While high winds and rain could disrupt next week's Republican National Convention in Tampa, Fla., Democrats will try to manufacture some of their own thunder by campaigning through it.
It's a contrast to bygone days when one party's candidates would lie low during the other's convention.
Meteorologists and Republican leaders were anxiously eyeing Tropical Storm Isaac as it churned through the Caribbean Thursday heading toward Cuba. If it strengthens and tracks northwest, it could threaten Florida's Gulf Coast by Monday.
Mitt Romney and running mate Paul Ryan were doing some final pre-convention campaigning in battleground states.
Romney stumped in New Mexico, and Ryan told a business roundtable in Fayetteville, N.C., that the two would work if elected to block threatened military cuts.
"Don't question our resolve," Ryan said.
President Barack Obama and Vice President Joe Biden remained in Washington with no scheduled campaign events. But Obama will campaign next Tuesday and Wednesday in Iowa, Colorado and Virginia.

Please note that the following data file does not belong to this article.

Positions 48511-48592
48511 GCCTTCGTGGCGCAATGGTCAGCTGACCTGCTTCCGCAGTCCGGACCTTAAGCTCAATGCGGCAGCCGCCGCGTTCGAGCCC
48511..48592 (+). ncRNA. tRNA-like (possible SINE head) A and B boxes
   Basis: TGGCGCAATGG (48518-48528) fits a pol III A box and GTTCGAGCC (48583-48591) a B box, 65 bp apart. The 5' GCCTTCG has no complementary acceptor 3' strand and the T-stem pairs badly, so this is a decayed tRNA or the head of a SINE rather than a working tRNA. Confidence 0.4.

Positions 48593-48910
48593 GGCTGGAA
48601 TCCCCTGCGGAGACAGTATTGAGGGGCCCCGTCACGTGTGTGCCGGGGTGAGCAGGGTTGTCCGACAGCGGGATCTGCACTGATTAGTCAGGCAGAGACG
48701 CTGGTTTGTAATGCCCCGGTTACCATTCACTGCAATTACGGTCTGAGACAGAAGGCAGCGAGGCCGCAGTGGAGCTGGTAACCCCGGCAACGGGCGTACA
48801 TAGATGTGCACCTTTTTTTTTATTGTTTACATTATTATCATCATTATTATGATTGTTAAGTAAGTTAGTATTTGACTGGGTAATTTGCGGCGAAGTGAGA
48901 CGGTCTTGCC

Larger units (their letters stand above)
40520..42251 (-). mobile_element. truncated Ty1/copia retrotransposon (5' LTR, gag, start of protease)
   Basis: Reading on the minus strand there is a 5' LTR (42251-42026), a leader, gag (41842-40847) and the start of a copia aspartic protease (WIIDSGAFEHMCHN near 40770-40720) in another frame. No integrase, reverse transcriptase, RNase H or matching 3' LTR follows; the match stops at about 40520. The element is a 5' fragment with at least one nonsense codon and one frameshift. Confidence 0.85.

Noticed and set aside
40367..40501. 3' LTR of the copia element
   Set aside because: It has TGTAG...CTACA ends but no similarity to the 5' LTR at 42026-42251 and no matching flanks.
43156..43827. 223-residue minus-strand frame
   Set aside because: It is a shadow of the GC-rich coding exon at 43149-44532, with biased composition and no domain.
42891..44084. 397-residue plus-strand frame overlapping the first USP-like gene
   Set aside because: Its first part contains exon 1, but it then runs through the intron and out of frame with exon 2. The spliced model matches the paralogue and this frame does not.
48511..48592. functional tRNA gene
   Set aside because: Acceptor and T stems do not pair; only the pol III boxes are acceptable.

Biden will be in Florida Monday and Tuesday, including a Tampa stop. Michelle Obama will appear on David Letterman's CBS show Wednesday night.
The Democratic campaign also is airing a TV ad starring former President Bill Clinton. And Obama Thursday sent supporters an email soliciting at least $5, noting "75 days from now, I'll either be looking at another four years in the White House — or the end of this opportunity."
While Florida is frequently hit by hurricanes and is a major convention destination, it's been 40 years since either party held a nominating convention there. In the summer of 1972, both did — in Miami Beach.
Republicans renominated President Richard Nixon and Vice President Spiro Agnew, while Democrats picked George McGovern and Thomas Eagleton.
Despite political storms later that year, neither convention was threatened by a hurricane.
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